I am conflicted.
This comes as no surprise to anyone who has known me for, oh, three or four minutes.
We’re going to ramble along together here, from being conflicted over what soothes me to not enjoying my career. Yearning for past times and trying to look forward. From being convinced I can’t go back to school, to being convinced there is no other way.
Bear with me, if you are able.
I really enjoy my commute through the farmland of mid-Michigan. I love the barns, the trees, the crops, the occasional wildlife. It is deeply comforting to be surrounded by rolling fields bordered by big woods. The sight of tractors and combines working in the sunset wells up such satisfaction and contentment.
As the seasons change, so does the commute. In spring, the farmers plow the soil and sow their crops. The trees bud, flowers blossom. Everything is giddy with life. Summer rolls in with its deep greens and lush fields, relaxed and lazy, basking in the sun. As we turn to fall, the trees change their colors, the tractors and combines harvest the plants, the air becomes clear and crisp, the sunsets ever more vibrant. In winter, we still, we calm. We quiet. The magical blanket of snow envelopes everything in its slumber. Deer poke through the fields, looking for left-over tidbits. It is nothing short of amazing and spiritual.
It is this very plowing of the earth, the spraying of pesticides on the crops, the spewing of exhaust into the air that contributes to so many of the world’s troubles. We lose much topsoil annually to plowing, we do incalculable damage with herbicides and genetically modified crops. I am taking comfort in the very things that disturb me most.
Still, it is where I grew up, that to which I am accustomed on a core level. It is my comfort zone.
Farming sustained many friends and relatives, and I have always enjoyed being out in “the heartlands.”
One of the books I’m reading currently is Wendell Berry’s The Art of the Commonplace. Berry’s essays continue to evoke in me such a profound yearning for simpler times, for honest work, for respect for the planet, for the animals, for ourselves and for our fellow humans. The greed machine churns along, distancing us from our roots, from meaning.
I realized long ago I hate working in the field of computer support. It’s not who I am, it’s not anything at which I am naturally talented. I loathe this work, and I have nearly since I began it back in the early nineties. Taking the five-ish year break away from it was the most rewarding Job Time I have ever had. The problem is, it’s the only marketable skill I really have, and at this late juncture, I don’t have the time, money or energy to devote to Going Back to School to Learn A New Trade.
What would be more rewarding that computers? Biology. Paleontology. Botany. Archaeology. Writing. Photography. Ornithology. Wildlife sciences. Environmental sciences. Nursing. Habitat restoration. And yes, agriculture.
Careers involving living things (or formerly living things.)
I know I would be happier doing many other things besides computers, but I don’t think I can get there – not at this point in time. Perhaps in the future (when it’s even later to begin anew.) Certainly, we hear from time to time of people who remade themselves from the ground up in their forties, fifties and sixties, but those are the exceptions – not the rule. Pre-nursing was no exception – there were plenty of people my age or older in my classes. Still… could I do it? I don’t know.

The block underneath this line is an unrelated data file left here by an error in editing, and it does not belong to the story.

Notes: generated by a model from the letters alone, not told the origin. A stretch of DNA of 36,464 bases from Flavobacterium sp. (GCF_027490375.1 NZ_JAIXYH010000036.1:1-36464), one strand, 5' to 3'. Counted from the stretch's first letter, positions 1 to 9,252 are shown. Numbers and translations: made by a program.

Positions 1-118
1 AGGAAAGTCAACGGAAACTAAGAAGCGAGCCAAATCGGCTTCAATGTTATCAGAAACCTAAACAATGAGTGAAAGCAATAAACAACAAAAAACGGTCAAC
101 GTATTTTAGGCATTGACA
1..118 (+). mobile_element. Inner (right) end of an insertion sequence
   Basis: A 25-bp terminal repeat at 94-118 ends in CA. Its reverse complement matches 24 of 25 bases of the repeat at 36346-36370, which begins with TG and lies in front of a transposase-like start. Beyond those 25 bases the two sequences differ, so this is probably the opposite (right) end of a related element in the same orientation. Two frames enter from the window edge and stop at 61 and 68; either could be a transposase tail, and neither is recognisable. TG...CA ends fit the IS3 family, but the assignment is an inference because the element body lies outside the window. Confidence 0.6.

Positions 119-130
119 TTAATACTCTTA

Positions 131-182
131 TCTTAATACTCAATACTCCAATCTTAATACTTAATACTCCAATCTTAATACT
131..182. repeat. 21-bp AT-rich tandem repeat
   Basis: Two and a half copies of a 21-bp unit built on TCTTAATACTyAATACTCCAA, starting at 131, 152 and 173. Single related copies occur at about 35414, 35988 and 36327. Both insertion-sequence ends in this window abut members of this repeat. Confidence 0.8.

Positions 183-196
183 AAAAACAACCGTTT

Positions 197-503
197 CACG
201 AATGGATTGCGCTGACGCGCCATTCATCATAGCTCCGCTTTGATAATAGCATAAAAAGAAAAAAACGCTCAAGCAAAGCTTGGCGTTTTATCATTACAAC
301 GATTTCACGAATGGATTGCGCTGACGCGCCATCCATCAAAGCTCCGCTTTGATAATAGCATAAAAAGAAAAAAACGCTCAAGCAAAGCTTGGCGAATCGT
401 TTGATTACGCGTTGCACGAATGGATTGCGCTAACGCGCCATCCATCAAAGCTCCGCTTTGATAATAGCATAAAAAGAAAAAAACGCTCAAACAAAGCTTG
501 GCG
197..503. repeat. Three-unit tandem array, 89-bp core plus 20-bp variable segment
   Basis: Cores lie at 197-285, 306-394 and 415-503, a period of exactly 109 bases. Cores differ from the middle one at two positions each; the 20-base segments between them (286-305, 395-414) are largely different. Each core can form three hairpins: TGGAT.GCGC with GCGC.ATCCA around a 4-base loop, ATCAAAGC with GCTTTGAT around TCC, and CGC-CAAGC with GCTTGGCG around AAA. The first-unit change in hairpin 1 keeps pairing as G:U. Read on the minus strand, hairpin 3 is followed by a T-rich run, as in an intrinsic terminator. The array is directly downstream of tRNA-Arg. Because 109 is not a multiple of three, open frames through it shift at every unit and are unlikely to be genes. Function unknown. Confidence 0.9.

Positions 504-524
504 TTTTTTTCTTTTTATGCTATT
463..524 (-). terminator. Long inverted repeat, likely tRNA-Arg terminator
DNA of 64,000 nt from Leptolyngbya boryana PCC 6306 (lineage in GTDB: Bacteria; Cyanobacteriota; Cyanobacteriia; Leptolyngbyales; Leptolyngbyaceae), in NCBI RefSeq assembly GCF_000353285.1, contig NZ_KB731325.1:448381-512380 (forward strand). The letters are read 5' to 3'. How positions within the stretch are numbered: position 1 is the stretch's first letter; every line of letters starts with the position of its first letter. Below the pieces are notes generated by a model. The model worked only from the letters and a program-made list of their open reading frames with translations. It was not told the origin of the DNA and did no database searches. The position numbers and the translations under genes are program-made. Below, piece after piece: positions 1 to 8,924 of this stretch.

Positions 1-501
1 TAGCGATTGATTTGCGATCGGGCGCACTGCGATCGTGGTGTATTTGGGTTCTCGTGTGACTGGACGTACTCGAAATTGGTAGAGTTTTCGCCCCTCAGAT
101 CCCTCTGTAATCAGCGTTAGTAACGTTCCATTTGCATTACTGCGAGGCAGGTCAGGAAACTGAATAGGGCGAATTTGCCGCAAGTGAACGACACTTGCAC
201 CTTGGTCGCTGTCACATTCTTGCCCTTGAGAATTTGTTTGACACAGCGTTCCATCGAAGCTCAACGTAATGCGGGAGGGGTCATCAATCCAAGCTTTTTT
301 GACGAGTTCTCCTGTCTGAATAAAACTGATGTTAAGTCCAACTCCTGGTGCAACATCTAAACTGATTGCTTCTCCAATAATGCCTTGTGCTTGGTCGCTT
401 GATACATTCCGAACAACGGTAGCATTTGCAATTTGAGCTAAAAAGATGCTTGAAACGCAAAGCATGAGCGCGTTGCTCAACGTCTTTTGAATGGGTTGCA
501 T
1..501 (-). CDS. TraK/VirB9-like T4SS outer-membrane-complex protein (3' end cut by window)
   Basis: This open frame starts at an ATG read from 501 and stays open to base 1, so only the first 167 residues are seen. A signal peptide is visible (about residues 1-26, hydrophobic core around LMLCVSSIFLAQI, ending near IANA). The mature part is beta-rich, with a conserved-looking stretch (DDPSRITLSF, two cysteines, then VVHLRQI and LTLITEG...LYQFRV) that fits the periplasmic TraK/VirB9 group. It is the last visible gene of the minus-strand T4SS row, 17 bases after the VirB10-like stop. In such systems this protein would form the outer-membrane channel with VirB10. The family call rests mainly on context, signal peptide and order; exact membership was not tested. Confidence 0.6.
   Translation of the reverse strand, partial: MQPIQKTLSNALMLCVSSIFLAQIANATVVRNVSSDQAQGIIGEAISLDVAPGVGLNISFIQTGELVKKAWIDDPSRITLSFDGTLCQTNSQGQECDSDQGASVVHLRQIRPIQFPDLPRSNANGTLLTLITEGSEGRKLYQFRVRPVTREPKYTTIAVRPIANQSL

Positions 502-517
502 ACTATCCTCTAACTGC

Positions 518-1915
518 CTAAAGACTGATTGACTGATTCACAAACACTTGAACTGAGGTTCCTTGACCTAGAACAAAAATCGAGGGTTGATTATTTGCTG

I have a great deal of regret, bumbling into this line of work, stumbling through the University of Michigan with as little effort as possible, escaping without much of an education despite my seven years there. The thing is, though, had I not been in computers, I would not have been employed by Liquid Web and I would not have met Mike Neir. Thus, the sacrifice is worthwhile.
Still, I wonder what I am capable of moving toward now. I am not convinced, despite my 4.0 GPA in sciences when I briefly went back to school several years ago, that I could succeed academically and find a new actual career. It would take a lot of effort to overhaul my life and put myself somewhere I could focus intensely on school again, and back to school I would have to go. One does not blithely stumble into any of the careers above (writing and photography excepted, perhaps.)
Too, working in computers feeds my Apathy. I sit all day in a reasonably comfortable place, typing away and Not Doing Much Real Stuff. I have plenty of time for personal browsing, research, even playing the odd game or two. It’s kind of unconscionable. Wendell Berry notices this trend, and abhors it. So many of us in this culture have been conditioned to eschew physical labor, and I consider myself an extreme case. Getting up and going downstairs to fix a problem is such an inconvenience! I have to stop what I’m doing (which again, is Not Much.)
I’ve said it before, and I’ll say it again: Computers have ruined me. It would suit me well to quit playing any computer games at all, but it would take quite a feat to yank me away from EVE. My time “in space” is diminishing, though, so I feel I’m on the right track.
In any of the jobs I crave, there would be a hell of a lot more work, and my body is aging. My body is fat. Losing weight would do me orders of magnitude of good, and perhaps my energy would return. When working at Wolf Haven, I busted ass physically, every day. And I loved that job. It remains the best job I’ve ever had.